February 11, 2008
‘Wrathful God’ forum explores
By kate bennett
Is religious extremism a shared tradition across religious faiths? Is the God of extremism different from the God of mainstream religious traditions? Is it possible to be “critically orthodox” as an antidote to religious extremism without abandoning the central tenets of a tradition? An upcoming conference, “The Wrathful God: Religious Extremism in Comparative Perspective,” will address these and other questions.
On March 3 and 4, Emory’s Institute for Comparative and International Studies and Religion, Conflict and Peacebuilding Initiative will bring together 21 scholars from the fields of Judaism, Christianity, Islam and other major world religions to examine religious extremism through a new comparative perspective.
The international conference will provide a forum for some of the most important writers and thinkers working in their respective fields. Keynote speakers include Bruce Lawrence of Duke University, David Novak of the University of Toronto, R. Scott Appleby of Notre Dame University, and Akeel Bilgrami of Columbia University.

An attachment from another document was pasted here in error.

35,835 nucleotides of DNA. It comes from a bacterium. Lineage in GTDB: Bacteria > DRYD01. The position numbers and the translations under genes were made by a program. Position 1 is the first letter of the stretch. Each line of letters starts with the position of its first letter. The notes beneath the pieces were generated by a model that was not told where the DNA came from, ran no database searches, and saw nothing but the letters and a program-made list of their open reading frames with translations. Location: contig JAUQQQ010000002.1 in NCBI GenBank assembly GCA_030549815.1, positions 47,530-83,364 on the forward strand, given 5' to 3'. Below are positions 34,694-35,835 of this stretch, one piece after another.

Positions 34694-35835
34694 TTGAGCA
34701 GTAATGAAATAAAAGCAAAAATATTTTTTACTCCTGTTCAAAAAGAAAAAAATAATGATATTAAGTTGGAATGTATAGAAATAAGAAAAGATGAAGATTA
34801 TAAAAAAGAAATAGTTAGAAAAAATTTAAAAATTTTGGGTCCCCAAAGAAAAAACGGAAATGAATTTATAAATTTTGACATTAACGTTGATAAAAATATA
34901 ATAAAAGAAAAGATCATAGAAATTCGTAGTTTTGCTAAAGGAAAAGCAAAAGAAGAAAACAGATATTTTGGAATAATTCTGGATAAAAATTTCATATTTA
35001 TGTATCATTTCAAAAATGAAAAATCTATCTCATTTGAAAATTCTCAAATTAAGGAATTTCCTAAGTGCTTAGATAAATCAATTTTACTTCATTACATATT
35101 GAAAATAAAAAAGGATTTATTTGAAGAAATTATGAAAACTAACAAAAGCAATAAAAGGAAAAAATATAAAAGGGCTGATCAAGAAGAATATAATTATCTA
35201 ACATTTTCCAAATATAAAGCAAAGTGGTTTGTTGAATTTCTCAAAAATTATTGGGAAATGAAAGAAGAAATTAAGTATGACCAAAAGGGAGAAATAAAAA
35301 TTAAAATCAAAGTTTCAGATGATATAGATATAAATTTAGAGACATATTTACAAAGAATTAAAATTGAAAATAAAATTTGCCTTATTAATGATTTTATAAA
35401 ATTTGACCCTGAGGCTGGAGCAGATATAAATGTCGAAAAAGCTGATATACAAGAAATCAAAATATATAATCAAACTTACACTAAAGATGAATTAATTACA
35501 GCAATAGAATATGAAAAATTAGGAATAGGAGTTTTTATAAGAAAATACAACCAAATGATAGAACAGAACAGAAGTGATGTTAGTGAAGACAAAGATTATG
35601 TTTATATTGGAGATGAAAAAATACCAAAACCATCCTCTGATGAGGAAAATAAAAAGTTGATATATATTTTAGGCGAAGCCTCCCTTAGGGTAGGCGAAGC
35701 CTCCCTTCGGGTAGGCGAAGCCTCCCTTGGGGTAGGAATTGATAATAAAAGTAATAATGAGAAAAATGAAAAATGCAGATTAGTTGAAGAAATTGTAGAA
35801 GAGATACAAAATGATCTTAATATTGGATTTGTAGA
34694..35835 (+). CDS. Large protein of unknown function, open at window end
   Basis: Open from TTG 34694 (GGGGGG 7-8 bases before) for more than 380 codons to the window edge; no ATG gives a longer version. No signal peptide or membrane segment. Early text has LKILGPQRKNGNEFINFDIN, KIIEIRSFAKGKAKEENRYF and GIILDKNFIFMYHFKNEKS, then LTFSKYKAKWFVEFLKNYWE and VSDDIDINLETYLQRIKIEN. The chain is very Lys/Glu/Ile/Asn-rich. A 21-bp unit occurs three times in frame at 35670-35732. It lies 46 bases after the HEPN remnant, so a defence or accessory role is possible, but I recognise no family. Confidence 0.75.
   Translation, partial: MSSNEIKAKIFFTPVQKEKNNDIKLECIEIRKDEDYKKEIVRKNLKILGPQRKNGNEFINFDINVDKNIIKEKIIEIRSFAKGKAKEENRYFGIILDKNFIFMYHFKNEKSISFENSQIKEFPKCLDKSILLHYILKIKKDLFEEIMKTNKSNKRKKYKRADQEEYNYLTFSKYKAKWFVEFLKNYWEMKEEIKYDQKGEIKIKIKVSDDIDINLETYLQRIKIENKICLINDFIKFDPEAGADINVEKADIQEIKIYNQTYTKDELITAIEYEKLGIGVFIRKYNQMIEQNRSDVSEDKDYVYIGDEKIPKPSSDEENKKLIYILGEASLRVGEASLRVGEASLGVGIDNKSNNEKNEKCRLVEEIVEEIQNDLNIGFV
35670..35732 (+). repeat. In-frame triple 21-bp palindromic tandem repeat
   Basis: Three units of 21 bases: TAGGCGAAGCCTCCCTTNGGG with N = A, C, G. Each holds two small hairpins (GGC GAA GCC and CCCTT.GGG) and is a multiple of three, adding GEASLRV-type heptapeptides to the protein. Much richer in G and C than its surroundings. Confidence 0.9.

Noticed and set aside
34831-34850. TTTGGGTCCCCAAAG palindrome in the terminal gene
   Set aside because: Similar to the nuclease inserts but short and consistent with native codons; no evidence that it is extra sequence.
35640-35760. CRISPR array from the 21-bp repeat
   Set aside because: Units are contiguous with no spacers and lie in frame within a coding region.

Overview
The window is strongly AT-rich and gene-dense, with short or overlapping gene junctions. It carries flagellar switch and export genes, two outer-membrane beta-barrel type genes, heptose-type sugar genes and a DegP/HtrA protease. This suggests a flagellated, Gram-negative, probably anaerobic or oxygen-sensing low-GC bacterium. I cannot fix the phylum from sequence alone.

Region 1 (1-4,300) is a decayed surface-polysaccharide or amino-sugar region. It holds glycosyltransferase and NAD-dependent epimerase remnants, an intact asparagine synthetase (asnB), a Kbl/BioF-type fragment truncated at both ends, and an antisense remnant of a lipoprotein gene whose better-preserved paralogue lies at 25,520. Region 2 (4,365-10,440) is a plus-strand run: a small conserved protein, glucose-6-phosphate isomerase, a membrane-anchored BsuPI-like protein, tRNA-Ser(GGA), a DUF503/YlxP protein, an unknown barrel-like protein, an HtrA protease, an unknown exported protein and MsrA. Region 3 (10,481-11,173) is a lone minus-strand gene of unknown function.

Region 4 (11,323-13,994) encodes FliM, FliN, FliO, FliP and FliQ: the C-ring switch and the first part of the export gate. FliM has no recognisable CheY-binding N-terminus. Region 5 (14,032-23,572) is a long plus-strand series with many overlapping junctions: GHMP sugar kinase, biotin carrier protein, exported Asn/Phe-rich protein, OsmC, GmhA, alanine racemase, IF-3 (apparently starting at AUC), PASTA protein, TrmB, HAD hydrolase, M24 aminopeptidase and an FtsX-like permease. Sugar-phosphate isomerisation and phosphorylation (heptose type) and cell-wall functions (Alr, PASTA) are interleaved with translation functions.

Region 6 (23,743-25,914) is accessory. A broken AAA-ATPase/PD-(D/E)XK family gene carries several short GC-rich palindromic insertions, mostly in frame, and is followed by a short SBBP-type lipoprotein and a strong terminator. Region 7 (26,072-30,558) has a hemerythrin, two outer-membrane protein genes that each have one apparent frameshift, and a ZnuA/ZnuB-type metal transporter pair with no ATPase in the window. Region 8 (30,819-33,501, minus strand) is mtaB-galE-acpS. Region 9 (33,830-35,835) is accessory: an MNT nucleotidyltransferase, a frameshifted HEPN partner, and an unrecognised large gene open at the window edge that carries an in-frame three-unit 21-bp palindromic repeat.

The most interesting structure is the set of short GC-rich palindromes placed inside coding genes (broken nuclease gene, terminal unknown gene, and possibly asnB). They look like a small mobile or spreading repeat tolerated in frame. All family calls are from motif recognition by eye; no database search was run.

According to conference co-organizer Vincent Cornell, Asa Griggs Candler Professor of Middle East and Islamic Studies, participants were invited for their expertise as well as for “their willingness to think outside of the box in formulating new paradigms of analysis.”
During two days of intensive discussions, participants will examine extremist discourses in world religions and the factors that contribute to the related development of extreme world views. Special attention will be devoted to the monotheistic or “Abrahamic” traditions: Christianity, Islam and Judaism. Extreme approaches to these religions appear to pose a unique potential for violence against religious “others” — and challenge liberal ideologies of pluralism and self-determination. For comparative purposes, Hindu and Buddhist extremism will also be examined.
As well as focusing on theological issues, participants will examine religious extremism from sociological and social-psychological perspectives — and from the perspective of technology and ideology. While at Emory, participants will also plan an edited volume based on the conference.
This event is free and open to the public; however, seating is limited. To register, visit www.ICIS.emory.edu or contact Art Linton at 404-727-5352.